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Fiat 500 Cattiva and Fiat 500c GQ Editions Introduced At Pebble Beach

Benjamin Hunting
by Benjamin Hunting
August 20, 2013
2 min. Reading Time

It's tough to build a brand based on a single product, especially at the lower end of the market.  Although Fiat recently expanded its North American offerings with the introduction of the Fiat 500L, a subcompact four-door people mover based on the same platform as the two-door Fiat 500 hatchback, the compact is still chasing the diversification strategy successfully executed by MINI, which has leveraged the Cooper into a host of niche players.

Until it can build on the momentum provided by the 500L, Fiat has elected to continue to produce special editions of the standard Fiat 500 in an effort to keep showroom traffic flowing.  The automaker naturally chose the 2013 Concorso Italiano at this year's Pebble Beach festivities as the launching point for two new versions of the automobile.

The first is the Fiat 500 Cattiva, a vehicle named after the Italian term for 'naughty' behavior.  Available as a package with either the Fiat 500 Sport or the Fiat 500 Turbo, the Cattiva consists entirely of a set of cosmetic changes to the vehicle's trim, including blacked out lights front and rear, black rims, a black rear spoiler, and a shiny black roof.  No changes whatsoever have been made to either the Sport or the Turbo's mechanical bits, which are represented by 101 horsepower and 135 (turbocharged) horsepower versions of the vehicle's 1.4-liter four-cylinder engine.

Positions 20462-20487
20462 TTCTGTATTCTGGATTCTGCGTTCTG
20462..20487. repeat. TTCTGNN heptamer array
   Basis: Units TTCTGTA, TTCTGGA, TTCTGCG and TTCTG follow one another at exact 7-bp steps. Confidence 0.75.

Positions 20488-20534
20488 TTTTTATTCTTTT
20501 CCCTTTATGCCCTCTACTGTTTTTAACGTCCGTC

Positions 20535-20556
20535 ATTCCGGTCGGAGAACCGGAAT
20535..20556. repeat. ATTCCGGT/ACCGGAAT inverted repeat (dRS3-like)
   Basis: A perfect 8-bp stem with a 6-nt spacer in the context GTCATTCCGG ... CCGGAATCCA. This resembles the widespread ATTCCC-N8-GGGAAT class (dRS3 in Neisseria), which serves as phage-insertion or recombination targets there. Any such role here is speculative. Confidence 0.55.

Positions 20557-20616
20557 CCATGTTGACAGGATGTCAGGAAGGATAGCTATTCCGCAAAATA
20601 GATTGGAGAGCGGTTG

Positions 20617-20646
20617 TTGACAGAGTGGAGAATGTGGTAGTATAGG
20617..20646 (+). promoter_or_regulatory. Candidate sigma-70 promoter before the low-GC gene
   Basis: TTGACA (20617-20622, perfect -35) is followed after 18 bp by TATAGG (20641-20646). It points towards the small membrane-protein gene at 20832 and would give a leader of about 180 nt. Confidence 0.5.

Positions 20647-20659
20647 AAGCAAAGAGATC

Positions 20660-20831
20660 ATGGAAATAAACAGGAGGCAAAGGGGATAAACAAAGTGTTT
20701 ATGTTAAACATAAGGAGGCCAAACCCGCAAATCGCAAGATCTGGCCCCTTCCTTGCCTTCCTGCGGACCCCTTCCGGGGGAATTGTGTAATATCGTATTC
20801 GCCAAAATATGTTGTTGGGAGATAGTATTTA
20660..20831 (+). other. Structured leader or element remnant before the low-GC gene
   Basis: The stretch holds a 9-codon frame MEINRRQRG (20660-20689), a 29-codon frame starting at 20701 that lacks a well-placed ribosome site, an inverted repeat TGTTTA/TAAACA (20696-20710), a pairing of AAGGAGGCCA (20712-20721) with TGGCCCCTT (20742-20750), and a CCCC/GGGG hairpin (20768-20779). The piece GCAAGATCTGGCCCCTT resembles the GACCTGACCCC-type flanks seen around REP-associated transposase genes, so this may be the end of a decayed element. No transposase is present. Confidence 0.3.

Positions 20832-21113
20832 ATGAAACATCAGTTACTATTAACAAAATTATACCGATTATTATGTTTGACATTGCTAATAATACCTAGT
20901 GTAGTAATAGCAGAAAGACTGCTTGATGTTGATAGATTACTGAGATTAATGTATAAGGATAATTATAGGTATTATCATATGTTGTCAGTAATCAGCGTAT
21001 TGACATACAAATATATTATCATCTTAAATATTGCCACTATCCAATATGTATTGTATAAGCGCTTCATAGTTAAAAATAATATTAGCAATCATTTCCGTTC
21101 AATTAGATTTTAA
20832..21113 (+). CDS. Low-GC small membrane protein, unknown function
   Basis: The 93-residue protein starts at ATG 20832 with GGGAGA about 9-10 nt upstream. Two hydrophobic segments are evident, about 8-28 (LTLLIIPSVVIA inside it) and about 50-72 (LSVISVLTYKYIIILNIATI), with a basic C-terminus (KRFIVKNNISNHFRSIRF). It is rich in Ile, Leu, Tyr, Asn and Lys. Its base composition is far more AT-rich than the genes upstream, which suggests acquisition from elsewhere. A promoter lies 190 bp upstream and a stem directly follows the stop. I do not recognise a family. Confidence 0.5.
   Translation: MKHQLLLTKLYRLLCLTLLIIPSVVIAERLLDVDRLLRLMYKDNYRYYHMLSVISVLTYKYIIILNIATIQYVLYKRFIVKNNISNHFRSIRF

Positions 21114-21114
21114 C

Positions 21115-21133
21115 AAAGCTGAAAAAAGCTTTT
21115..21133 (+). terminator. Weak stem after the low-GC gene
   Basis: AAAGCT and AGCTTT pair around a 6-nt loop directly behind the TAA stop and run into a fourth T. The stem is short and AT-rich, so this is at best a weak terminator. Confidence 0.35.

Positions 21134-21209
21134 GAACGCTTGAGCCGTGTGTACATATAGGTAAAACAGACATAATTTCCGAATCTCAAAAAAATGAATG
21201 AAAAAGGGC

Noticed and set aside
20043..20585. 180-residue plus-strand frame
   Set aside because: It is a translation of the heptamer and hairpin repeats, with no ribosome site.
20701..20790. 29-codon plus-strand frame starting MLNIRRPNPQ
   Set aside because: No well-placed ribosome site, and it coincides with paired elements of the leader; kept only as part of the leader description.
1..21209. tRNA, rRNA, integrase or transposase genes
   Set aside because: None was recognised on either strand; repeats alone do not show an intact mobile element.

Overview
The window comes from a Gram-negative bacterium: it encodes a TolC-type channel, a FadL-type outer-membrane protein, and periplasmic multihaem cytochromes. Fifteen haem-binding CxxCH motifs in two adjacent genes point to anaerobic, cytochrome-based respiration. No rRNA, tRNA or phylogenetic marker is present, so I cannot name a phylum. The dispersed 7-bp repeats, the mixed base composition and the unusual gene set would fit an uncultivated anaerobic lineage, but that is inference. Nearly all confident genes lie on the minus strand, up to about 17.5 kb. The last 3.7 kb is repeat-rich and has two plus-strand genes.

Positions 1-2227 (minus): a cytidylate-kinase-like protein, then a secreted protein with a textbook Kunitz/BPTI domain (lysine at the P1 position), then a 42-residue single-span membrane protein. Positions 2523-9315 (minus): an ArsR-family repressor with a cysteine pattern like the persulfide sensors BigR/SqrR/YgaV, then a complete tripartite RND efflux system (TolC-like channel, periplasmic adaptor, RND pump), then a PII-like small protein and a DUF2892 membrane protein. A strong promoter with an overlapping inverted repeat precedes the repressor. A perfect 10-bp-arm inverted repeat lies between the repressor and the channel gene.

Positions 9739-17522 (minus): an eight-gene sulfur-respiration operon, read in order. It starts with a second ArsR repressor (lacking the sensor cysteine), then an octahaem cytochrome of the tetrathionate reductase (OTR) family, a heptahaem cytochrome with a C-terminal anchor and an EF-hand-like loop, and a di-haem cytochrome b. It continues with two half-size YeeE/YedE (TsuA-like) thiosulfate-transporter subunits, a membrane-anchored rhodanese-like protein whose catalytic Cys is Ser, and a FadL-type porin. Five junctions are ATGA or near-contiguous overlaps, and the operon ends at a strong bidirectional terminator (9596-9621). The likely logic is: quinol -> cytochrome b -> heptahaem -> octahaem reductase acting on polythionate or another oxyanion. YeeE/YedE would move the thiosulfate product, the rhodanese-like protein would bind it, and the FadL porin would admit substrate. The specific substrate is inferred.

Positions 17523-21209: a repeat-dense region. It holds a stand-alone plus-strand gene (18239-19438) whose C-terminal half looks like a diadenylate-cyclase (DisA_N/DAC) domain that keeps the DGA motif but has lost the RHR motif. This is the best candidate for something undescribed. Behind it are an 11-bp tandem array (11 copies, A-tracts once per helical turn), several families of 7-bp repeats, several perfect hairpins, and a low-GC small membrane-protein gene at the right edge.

Next up is the FIAT 500C GQ edition.  Yes, that's right, a Fiat model that is branded after a men's fashion magazine.  While this might seem like an unusual narrowing of the market for the car - after all, one imagines that only a small subset of customers are devoted enough to GQ's editorial content to want to brand their automobile with it - it follows in the footsteps of the Fiat 500 Gucci edition, which is still available.  The 500c GQ gets GQ badging on the outside, of course, as well as the GQ logo on its suede leather seats, and a set of unique 16-inch rims.  A slightly more aggressive front fascia is also present, and the GQ version is only available in 160 horsepower turbocharged convertible form.


Are these special models enough to keep customers engaged with the Fiat brand?  It's hard to say.  Exploring partnerships with non-automotive partnerships can sometimes create lasting relationships (witness Ford and Eddie Bauer), but most of the time it results in little more than a passing novelty (Cartier).  The 500c GQ will retail for roughly $3,000 less than the Gucci edition, which should give it some cachet amongst Fiat diehards, but with no new meat and potatoes content available from the automaker Fiat dealers could be in for a tough haul for the rest of 2013.



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